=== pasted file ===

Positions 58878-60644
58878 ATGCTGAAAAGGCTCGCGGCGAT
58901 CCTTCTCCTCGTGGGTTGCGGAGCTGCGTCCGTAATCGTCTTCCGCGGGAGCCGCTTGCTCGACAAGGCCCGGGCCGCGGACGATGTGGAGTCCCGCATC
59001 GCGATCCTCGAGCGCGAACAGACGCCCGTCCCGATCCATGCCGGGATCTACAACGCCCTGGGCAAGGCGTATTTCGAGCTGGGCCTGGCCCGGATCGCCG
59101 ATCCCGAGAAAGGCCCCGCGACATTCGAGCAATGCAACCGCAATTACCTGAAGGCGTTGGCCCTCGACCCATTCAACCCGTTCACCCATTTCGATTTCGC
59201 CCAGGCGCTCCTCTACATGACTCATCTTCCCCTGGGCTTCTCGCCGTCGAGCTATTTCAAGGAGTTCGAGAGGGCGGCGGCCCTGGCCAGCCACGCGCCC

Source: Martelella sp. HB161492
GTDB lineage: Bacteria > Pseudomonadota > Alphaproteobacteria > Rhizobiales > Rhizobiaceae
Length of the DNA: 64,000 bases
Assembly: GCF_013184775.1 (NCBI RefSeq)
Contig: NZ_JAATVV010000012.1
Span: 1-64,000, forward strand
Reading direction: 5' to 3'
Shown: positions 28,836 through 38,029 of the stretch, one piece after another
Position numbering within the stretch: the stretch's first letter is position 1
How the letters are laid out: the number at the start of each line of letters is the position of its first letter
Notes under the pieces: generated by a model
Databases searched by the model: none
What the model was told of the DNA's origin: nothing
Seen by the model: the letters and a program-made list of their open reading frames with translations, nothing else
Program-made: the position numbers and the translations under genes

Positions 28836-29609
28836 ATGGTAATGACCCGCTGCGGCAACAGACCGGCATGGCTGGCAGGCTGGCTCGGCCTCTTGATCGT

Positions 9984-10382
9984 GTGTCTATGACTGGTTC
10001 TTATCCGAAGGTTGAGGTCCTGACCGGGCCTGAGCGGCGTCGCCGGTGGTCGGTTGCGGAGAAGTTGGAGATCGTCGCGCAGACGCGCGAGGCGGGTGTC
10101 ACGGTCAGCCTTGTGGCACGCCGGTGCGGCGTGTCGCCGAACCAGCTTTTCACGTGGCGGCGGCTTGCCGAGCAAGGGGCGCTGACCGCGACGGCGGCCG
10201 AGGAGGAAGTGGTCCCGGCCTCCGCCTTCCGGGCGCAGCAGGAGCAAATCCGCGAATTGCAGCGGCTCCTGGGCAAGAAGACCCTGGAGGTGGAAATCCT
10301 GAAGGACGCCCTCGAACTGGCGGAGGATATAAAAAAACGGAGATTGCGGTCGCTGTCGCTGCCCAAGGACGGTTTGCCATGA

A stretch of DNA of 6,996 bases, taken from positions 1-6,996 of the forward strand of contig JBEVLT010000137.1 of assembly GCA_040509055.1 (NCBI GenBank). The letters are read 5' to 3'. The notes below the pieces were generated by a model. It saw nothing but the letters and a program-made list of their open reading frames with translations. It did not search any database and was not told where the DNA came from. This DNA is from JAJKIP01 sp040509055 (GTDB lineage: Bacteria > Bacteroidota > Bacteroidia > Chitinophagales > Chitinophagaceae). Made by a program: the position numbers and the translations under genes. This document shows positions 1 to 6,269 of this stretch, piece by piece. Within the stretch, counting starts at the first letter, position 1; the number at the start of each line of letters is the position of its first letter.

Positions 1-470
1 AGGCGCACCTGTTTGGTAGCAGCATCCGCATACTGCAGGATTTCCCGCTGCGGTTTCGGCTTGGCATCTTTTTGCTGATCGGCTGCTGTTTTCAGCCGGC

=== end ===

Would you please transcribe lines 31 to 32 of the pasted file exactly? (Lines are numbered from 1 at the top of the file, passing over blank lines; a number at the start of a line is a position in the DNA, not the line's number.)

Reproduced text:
Positions 1-470
1 AGGCGCACCTGTTTGGTAGCAGCATCCGCATACTGCAGGATTTCCCGCTGCGGTTTCGGCTTGGCATCTTTTTGCTGATCGGCTGCTGTTTTCAGCCGGC